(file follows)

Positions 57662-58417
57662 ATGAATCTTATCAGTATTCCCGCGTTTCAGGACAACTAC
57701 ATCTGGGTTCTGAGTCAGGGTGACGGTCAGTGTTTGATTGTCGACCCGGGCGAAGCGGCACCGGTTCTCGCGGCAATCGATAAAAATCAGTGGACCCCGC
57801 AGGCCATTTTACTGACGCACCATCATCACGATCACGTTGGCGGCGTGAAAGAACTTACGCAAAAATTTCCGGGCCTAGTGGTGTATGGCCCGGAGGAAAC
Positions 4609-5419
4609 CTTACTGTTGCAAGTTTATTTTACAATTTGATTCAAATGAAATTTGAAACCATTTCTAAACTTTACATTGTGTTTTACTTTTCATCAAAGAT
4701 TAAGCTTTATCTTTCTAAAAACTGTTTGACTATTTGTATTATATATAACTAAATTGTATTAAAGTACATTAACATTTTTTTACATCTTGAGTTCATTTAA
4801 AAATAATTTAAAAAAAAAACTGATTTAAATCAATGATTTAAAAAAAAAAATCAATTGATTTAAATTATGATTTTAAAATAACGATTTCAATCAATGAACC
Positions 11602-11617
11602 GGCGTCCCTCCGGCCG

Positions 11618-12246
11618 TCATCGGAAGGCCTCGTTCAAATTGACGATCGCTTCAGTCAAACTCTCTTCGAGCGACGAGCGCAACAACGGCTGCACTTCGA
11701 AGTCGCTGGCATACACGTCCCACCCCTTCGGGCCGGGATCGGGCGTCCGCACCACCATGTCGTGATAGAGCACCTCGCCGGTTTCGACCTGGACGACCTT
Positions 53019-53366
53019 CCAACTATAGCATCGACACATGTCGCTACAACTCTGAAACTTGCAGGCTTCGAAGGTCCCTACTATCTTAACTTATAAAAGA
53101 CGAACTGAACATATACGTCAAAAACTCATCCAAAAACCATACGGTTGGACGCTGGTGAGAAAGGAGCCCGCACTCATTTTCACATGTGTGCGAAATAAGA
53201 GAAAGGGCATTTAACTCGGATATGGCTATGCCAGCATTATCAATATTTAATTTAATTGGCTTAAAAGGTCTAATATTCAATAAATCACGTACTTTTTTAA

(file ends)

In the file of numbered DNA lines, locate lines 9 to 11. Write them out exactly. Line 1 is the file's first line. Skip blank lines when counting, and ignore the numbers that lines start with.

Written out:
Positions 11602-11617
11602 GGCGTCCCTCCGGCCG

Positions 11618-12246